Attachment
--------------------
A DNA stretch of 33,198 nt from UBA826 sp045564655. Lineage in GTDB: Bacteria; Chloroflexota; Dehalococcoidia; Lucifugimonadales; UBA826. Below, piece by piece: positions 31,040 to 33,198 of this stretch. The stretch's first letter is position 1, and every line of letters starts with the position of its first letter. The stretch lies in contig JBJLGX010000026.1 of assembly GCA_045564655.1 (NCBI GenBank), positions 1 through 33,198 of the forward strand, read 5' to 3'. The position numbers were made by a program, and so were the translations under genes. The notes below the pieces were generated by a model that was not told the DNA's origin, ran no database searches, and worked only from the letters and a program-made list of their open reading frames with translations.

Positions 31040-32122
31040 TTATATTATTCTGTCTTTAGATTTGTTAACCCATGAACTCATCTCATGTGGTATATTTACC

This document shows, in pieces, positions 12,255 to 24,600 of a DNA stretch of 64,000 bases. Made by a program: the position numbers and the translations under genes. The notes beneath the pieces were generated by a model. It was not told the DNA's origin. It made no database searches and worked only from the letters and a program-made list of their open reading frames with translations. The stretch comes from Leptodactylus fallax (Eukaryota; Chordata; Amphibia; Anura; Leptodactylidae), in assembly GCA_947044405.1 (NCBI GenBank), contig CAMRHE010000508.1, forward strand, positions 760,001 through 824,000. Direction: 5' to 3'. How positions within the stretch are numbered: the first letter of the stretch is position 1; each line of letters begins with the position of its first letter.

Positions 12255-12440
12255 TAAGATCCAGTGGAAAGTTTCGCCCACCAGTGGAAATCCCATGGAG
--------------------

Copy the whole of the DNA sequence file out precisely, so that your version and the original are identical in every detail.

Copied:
A DNA stretch of 33,198 nt from UBA826 sp045564655. Lineage in GTDB: Bacteria; Chloroflexota; Dehalococcoidia; Lucifugimonadales; UBA826. Below, piece by piece: positions 31,040 to 33,198 of this stretch. The stretch's first letter is position 1, and every line of letters starts with the position of its first letter. The stretch lies in contig JBJLGX010000026.1 of assembly GCA_045564655.1 (NCBI GenBank), positions 1 through 33,198 of the forward strand, read 5' to 3'. The position numbers were made by a program, and so were the translations under genes. The notes below the pieces were generated by a model that was not told the DNA's origin, ran no database searches, and worked only from the letters and a program-made list of their open reading frames with translations.

Positions 31040-32122
31040 TTATATTATTCTGTCTTTAGATTTGTTAACCCATGAACTCATCTCATGTGGTATATTTACC

This document shows, in pieces, positions 12,255 to 24,600 of a DNA stretch of 64,000 bases. Made by a program: the position numbers and the translations under genes. The notes beneath the pieces were generated by a model. It was not told the DNA's origin. It made no database searches and worked only from the letters and a program-made list of their open reading frames with translations. The stretch comes from Leptodactylus fallax (Eukaryota; Chordata; Amphibia; Anura; Leptodactylidae), in assembly GCA_947044405.1 (NCBI GenBank), contig CAMRHE010000508.1, forward strand, positions 760,001 through 824,000. Direction: 5' to 3'. How positions within the stretch are numbered: the first letter of the stretch is position 1; each line of letters begins with the position of its first letter.

Positions 12255-12440
12255 TAAGATCCAGTGGAAAGTTTCGCCCACCAGTGGAAATCCCATGGAG